The second issue is that of IR35 which is about tax law not employment law looks at things differently. I agree that tax law and employment law dont really match up but frankly we could set the tax man on him to make his life even more hell as he appears to be working for a single employer and as such he may have got some tax breaks as a contractor (expensing this and that or whatever other schemes) which means not only is he out of work, he owes the tax man some money at he was really working for a single employer under stealth.
"Tilson had a payment agreement with Silversun Solutions, which received and passed on his pay for a 3 per cent charge. It provided his services to agency Morson Human Resources, which in turn provided them to Alstom."
I doubt if he went this was for tax purposes then, presumably he was effectively an employee of this umbrella/payroll company.
The only conclusion to draw from this is that the little guy always gets screwed.
Either you are deemed to be an employee and get screwed by IR35.
Or you are deemed not to be an employee and get screwed by losing your rights.
The only positive thing to draw from this is that the mass importation of very cheap Indians via ICTs will close the contract market anyway.
Become a lawyer instead.
(Paris does not mind ... etc.)
Not really, if he explicitly declined the offer of permanent employment, it's a bit rich to turn around and claim that he was really a permy all along. Also contractors are service providers and like any vendor need to be aware that there's as much of a PR angle to keeping your clients as just getting the work done (i.e. you're not an employee, you cost a lot more so work at persuading your client that they really need to keep paying you said extra money). IR35 is there to (quite rightly) make sure that you're paying the tax that you're meant to be if you're just using the term "contractor" as a tax dodge and not in it's proper sense, so hasn't really got anything to do with this.
Anybody that contracts really needs to prepare themselves for random dismissal, it's the nature of the thing and if you think otherwise you're deluding yourself (hint: one of the reason you're there as a contractor is that it makes the company's life a lot easier when they want rid of you, it just sounds better than "temp").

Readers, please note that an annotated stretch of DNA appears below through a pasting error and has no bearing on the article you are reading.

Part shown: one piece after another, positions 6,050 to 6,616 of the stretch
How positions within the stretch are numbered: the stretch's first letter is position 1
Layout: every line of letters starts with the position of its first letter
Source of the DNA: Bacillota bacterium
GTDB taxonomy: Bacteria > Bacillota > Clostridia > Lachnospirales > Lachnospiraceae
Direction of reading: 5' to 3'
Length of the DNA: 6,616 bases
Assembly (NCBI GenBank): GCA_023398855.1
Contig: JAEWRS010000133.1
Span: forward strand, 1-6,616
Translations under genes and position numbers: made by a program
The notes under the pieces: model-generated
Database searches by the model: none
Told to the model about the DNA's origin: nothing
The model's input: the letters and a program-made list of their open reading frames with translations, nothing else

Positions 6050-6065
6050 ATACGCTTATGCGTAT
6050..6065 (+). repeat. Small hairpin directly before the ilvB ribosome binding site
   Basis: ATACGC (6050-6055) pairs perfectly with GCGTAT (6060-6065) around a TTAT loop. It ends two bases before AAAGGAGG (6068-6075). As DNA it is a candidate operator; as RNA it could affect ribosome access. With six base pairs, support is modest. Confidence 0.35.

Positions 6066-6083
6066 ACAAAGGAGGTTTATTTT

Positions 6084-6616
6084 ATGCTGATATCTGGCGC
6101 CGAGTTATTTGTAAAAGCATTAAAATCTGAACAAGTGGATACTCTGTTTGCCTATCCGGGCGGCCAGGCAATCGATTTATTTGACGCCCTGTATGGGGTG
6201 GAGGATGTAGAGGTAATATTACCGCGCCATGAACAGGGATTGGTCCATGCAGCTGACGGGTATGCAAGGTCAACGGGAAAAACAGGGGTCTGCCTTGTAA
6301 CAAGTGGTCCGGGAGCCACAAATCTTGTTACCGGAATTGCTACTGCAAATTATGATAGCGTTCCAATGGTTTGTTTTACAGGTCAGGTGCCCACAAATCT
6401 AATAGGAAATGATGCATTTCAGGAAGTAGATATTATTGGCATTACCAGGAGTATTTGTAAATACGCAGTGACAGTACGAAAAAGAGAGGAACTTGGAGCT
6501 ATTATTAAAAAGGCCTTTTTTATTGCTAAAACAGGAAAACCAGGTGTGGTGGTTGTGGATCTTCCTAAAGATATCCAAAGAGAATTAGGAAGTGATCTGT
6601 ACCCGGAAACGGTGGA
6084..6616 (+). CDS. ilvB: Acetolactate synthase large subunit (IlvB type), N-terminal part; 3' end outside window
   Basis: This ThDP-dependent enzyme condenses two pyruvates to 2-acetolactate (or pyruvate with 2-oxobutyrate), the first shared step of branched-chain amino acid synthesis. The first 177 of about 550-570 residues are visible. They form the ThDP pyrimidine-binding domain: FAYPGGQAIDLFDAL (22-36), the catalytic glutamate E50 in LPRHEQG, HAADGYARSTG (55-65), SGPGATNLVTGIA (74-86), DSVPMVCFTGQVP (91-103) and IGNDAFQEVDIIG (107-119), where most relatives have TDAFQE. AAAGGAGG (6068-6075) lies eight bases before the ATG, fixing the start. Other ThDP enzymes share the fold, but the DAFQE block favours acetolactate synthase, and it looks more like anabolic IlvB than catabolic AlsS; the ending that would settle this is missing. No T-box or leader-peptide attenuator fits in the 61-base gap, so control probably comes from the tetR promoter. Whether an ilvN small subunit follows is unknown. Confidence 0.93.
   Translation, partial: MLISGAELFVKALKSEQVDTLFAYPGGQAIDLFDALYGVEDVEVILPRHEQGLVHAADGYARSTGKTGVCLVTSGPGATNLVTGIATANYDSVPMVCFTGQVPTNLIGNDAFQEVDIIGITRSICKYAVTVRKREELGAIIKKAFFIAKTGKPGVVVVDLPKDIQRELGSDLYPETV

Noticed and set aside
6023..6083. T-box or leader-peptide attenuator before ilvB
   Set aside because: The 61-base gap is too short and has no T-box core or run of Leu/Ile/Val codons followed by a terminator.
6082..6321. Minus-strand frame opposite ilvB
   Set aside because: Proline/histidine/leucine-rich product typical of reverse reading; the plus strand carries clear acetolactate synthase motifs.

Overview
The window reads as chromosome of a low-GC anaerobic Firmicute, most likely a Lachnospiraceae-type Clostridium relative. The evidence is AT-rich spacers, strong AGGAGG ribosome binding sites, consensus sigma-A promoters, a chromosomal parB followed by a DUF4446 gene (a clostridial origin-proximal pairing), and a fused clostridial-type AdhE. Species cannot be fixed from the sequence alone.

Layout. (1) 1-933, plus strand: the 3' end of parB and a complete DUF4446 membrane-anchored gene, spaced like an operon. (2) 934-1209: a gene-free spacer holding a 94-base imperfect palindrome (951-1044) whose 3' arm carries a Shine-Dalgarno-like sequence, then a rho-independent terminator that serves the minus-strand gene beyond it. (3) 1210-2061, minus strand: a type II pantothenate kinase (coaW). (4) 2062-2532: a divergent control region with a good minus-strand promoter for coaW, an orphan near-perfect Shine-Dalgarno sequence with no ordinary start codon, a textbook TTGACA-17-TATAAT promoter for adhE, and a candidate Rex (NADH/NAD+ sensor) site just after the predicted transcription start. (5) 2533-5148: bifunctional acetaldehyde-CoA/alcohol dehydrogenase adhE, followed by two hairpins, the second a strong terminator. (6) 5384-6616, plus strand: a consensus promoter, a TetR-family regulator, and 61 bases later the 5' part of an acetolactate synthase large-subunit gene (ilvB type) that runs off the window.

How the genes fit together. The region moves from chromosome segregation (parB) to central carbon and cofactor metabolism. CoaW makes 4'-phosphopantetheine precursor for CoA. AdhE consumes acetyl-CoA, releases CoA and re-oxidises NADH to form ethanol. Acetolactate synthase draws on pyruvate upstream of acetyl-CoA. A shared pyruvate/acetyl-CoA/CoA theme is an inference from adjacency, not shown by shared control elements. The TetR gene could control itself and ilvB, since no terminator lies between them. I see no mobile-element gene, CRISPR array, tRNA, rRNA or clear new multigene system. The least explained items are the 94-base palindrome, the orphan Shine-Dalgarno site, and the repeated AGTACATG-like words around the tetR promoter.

Nonsense. IR35 is a tax law that tries to treat contractors as the same as employees for tax purposes, when they are clearly different.
Employment law treats contractors differently from employees, so that they lose employment rights.
The laws that determine whether someone is a contractor or employee should be the same for tax and for employment rights.
Either you are a contractor, in which case you lose the employment rights but gain the corporation tax regime, or you are an employee in which case you gain the employment rights and are treated as an employee for tax purposes.
Currently, contractors get screwed both ways.
(This is a general point, not aimed at this specific case - but if contractors can be subject to IR35 then it is reasonable that they should be seeking to gain equality through employment law)
I know it's possibly a gross over-simplification. But surely the answer to those who work as contractors then moan about how they can't win is, don't work as contactors. Find jobs as employees. Then you can moan about how unfair it is being an employee.
I know that may not be easy. But when was life ever easy?
We all are allowed to choose. Yes really, there is a choice.
My understanding is that you can be considered to "not an employee" for contract purposes and simultaneously be considered to be an employee for IR35 purposes.
They can get still get you both ways.
Thank-you to Labour, for that lawyer's solution to pleasing your large-corporate friends and slanting the playing-field against the little guy while raising tax revenues.
We'll keep the Red Flag flying here!